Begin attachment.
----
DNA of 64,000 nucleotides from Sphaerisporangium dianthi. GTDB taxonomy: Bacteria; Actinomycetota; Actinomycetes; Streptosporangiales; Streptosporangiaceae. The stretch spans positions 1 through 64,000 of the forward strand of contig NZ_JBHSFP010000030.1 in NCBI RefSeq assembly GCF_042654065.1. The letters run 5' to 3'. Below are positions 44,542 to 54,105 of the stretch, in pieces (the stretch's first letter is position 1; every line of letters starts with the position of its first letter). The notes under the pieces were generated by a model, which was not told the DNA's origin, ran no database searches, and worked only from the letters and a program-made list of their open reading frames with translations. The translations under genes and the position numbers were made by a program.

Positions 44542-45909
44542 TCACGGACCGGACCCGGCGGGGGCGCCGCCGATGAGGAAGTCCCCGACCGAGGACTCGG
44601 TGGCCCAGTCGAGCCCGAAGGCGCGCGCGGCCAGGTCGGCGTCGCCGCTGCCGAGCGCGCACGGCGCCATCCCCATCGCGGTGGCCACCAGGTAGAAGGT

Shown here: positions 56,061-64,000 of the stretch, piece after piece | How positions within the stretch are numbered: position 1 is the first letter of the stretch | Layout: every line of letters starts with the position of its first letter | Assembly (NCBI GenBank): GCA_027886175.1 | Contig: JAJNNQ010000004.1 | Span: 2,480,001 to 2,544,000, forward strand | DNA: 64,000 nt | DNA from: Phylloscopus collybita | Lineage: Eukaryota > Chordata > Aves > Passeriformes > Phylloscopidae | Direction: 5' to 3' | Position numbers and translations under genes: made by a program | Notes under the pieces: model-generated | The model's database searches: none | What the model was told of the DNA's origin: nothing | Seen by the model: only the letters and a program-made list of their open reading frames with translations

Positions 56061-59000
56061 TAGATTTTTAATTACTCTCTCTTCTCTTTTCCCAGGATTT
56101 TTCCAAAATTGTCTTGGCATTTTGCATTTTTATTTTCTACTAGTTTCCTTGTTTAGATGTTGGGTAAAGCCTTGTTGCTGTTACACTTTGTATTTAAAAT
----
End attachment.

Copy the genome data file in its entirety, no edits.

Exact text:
DNA of 64,000 nucleotides from Sphaerisporangium dianthi. GTDB taxonomy: Bacteria; Actinomycetota; Actinomycetes; Streptosporangiales; Streptosporangiaceae. The stretch spans positions 1 through 64,000 of the forward strand of contig NZ_JBHSFP010000030.1 in NCBI RefSeq assembly GCF_042654065.1. The letters run 5' to 3'. Below are positions 44,542 to 54,105 of the stretch, in pieces (the stretch's first letter is position 1; every line of letters starts with the position of its first letter). The notes under the pieces were generated by a model, which was not told the DNA's origin, ran no database searches, and worked only from the letters and a program-made list of their open reading frames with translations. The translations under genes and the position numbers were made by a program.

Positions 44542-45909
44542 TCACGGACCGGACCCGGCGGGGGCGCCGCCGATGAGGAAGTCCCCGACCGAGGACTCGG
44601 TGGCCCAGTCGAGCCCGAAGGCGCGCGCGGCCAGGTCGGCGTCGCCGCTGCCGAGCGCGCACGGCGCCATCCCCATCGCGGTGGCCACCAGGTAGAAGGT

Shown here: positions 56,061-64,000 of the stretch, piece after piece | How positions within the stretch are numbered: position 1 is the first letter of the stretch | Layout: every line of letters starts with the position of its first letter | Assembly (NCBI GenBank): GCA_027886175.1 | Contig: JAJNNQ010000004.1 | Span: 2,480,001 to 2,544,000, forward strand | DNA: 64,000 nt | DNA from: Phylloscopus collybita | Lineage: Eukaryota > Chordata > Aves > Passeriformes > Phylloscopidae | Direction: 5' to 3' | Position numbers and translations under genes: made by a program | Notes under the pieces: model-generated | The model's database searches: none | What the model was told of the DNA's origin: nothing | Seen by the model: only the letters and a program-made list of their open reading frames with translations

Positions 56061-59000
56061 TAGATTTTTAATTACTCTCTCTTCTCTTTTCCCAGGATTT
56101 TTCCAAAATTGTCTTGGCATTTTGCATTTTTATTTTCTACTAGTTTCCTTGTTTAGATGTTGGGTAAAGCCTTGTTGCTGTTACACTTTGTATTTAAAAT